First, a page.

Thursday, Marianne and I went to the Morven Museum in Princeton for a showing of eight paintings by Benjamin Waterhouse Hawkins. The Morven is a lovely place, the home of Richard Stockton, who was the only signer of the Declaration of Independence to be captured and imprisoned by the British. In the 20th century it served as the home for five governors, until it was deemed insufficiently grandiose for a New Jersey governor. Now it's one of those small jewels that a culture slowly acquires, preserved as a sign of respect for our history and run by as pleasant a batch of people as you could hope to meet.
It was the Hawkins oils we were there to see, though. And we were fortunate enough to go in the company of dinosaur reconstruction artists Robert Walters and Tess Kissinger, of the Walters & Kissinger Studio.
Hawkins was in on the ground floor of dinosaur reconstruction art. He made life-sized sculptures of dinosaurs for the Crystal Palace. Then he came to Princeton, where dinosaur fossils were being displayed in large trays and created a metal armature for the bones of Hadrosaurus foulkii, so they could be displayed in the kind of life mount that is standard today.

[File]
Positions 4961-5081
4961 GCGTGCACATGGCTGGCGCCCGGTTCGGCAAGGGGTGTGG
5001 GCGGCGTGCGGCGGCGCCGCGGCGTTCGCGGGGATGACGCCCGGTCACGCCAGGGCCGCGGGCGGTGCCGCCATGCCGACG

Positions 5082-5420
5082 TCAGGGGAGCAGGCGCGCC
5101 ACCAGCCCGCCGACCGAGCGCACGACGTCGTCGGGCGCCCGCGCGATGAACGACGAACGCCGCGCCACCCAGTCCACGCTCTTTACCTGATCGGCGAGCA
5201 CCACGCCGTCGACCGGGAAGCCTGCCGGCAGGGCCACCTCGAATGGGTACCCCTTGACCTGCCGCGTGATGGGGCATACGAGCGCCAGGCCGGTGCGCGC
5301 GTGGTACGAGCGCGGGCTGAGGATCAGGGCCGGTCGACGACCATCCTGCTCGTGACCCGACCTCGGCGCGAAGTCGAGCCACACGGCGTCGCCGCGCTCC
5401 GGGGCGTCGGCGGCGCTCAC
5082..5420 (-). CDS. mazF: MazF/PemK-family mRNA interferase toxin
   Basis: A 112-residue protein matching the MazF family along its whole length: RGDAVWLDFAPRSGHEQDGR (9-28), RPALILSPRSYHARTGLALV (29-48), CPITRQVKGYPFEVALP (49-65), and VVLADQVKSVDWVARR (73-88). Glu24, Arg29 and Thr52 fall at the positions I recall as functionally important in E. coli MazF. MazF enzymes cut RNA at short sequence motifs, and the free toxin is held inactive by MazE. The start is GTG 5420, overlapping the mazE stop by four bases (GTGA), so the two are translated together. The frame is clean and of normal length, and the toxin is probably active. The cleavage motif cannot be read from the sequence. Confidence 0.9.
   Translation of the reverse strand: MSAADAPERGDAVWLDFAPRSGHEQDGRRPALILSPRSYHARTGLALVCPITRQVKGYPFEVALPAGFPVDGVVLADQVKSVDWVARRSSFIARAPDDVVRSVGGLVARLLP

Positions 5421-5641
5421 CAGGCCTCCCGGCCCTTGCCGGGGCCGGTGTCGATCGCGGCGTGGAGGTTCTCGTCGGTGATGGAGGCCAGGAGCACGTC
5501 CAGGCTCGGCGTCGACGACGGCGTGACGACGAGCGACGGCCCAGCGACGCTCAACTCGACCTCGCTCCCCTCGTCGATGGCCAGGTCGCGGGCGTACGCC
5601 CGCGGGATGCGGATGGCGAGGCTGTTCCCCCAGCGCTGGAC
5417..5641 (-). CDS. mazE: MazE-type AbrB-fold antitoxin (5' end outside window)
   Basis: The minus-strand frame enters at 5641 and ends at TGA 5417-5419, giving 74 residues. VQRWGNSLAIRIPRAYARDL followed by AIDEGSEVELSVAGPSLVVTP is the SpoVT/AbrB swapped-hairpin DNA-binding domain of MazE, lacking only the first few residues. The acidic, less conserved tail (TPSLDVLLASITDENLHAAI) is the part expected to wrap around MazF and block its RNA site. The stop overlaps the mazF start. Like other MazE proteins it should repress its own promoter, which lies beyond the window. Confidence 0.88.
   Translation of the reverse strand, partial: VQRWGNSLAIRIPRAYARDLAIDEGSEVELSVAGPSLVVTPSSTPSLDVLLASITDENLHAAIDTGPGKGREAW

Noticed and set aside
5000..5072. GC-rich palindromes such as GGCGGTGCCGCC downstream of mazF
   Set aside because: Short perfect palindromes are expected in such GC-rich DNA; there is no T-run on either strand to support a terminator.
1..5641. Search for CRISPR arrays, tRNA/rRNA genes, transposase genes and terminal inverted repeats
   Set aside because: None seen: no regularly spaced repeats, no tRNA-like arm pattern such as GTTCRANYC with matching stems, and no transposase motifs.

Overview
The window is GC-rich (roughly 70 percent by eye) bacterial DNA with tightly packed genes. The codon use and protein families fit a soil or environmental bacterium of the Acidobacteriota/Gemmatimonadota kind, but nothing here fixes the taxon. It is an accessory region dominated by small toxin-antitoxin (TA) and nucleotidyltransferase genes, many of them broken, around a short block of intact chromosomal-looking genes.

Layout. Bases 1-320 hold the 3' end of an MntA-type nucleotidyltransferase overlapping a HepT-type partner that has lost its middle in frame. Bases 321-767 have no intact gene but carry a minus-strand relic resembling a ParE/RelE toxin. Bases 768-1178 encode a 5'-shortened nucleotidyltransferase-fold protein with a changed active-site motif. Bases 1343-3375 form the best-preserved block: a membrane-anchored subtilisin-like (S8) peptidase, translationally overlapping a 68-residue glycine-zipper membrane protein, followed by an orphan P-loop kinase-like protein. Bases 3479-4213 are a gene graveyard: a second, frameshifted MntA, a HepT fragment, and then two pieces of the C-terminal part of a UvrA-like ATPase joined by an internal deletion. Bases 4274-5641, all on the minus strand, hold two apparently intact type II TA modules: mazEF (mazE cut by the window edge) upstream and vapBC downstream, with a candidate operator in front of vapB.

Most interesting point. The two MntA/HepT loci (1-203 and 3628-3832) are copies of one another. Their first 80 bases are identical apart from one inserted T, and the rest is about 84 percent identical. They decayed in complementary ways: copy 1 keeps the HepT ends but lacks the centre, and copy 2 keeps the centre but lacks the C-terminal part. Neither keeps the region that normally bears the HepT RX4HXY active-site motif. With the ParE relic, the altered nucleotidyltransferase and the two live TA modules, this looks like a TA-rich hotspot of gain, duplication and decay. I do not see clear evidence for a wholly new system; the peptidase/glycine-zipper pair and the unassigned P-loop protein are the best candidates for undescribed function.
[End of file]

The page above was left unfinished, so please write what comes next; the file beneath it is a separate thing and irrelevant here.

In 1875 Princeton University commissioned BWH to create a series of paintings of the geological eras of the Earth. They included the first significant series of dinosaur art ever painted.
And here I must end on a cliff-hanger, for I have obligations to meet today that cannot be put off. More tomorrow about these same paintings, involving comments on preservation, restoration, the moral evolution of dinosaurs, and the role of the Dumpster in art history.
Above: Detail from Cretaceous Life of New Jersey, showing a dryptosaur attacking a hadrosaur. I could talk for hours about this painting.